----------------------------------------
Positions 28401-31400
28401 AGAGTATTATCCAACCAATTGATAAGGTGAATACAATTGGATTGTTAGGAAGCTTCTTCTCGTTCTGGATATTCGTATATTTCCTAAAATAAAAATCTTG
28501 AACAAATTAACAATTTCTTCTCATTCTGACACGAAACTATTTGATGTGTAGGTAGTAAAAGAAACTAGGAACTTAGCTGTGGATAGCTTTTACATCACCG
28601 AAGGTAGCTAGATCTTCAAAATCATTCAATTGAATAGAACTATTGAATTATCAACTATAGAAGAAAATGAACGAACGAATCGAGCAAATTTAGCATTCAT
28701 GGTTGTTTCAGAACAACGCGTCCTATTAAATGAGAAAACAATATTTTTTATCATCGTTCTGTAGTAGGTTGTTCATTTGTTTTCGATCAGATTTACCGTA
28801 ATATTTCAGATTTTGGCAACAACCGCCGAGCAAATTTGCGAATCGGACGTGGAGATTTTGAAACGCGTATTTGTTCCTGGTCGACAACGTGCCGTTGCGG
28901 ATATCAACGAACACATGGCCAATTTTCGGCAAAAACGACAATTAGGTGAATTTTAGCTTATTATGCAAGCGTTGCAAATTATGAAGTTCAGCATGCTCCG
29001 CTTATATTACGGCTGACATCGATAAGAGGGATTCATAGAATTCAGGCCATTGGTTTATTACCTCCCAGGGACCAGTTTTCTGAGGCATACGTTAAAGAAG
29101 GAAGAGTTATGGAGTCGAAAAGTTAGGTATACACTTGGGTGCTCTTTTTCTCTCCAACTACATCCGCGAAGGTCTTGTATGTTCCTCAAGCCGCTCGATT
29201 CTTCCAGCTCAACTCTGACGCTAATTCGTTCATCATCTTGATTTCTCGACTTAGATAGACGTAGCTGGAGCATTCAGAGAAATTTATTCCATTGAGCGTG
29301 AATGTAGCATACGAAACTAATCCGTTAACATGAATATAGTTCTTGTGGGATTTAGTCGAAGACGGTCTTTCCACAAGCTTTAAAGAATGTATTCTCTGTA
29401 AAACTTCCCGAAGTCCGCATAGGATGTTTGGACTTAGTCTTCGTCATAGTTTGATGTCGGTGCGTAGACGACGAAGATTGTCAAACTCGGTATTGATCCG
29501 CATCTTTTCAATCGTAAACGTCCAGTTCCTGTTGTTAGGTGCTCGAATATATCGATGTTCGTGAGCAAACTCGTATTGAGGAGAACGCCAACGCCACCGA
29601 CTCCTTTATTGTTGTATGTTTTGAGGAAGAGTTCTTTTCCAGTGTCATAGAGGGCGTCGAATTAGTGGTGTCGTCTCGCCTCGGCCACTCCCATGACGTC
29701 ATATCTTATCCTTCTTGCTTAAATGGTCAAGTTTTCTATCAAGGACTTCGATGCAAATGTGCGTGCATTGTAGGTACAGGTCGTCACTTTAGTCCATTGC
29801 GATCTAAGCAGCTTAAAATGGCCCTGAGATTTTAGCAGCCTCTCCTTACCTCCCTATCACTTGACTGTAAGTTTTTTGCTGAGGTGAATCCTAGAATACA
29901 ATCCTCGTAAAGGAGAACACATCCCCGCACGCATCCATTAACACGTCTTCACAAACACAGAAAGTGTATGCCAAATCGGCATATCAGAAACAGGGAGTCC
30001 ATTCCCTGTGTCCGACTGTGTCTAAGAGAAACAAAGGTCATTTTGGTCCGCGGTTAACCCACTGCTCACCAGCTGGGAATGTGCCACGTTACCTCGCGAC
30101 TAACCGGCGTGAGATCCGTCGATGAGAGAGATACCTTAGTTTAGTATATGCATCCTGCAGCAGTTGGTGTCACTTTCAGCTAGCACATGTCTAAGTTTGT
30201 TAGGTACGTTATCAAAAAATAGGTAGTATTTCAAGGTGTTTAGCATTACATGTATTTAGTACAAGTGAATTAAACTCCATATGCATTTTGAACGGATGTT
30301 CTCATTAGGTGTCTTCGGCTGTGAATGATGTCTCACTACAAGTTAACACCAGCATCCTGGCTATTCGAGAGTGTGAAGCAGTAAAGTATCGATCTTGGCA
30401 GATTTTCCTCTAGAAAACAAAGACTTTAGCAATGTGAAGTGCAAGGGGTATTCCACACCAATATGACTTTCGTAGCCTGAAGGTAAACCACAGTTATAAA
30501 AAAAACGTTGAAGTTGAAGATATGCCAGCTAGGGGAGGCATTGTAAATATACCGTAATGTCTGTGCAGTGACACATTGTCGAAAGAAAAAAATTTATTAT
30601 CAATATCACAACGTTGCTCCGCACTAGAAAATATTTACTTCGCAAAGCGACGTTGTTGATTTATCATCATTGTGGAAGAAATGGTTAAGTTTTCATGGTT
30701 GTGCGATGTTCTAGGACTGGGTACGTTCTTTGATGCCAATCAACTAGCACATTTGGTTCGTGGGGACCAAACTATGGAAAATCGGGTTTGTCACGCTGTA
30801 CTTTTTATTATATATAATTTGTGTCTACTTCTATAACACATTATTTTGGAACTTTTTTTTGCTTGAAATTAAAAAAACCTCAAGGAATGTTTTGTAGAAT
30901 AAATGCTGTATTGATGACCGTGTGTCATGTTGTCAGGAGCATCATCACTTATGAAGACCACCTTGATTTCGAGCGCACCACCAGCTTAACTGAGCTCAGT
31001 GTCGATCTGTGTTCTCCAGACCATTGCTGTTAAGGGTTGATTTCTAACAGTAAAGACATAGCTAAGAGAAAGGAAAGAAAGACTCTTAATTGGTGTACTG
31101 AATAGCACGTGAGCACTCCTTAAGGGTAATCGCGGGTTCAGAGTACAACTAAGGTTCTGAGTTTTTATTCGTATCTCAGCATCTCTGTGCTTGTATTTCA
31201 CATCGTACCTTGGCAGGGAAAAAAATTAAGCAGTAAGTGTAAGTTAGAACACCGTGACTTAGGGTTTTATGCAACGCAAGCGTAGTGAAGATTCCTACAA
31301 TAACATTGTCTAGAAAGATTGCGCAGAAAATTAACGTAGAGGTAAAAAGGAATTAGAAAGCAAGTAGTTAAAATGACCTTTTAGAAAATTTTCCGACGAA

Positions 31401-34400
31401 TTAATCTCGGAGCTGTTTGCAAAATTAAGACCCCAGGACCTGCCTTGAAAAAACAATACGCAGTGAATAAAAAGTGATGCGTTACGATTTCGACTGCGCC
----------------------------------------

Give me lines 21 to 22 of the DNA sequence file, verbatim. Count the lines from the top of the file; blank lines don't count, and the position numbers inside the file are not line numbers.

30301 CTCATTAGGTGTCTTCGGCTGTGAATGATGTCTCACTACAAGTTAACACCAGCATCCTGGCTATTCGAGAGTGTGAAGCAGTAAAGTATCGATCTTGGCA
30401 GATTTTCCTCTAGAAAACAAAGACTTTAGCAATGTGAAGTGCAAGGGGTATTCCACACCAATATGACTTTCGTAGCCTGAAGGTAAACCACAGTTATAAA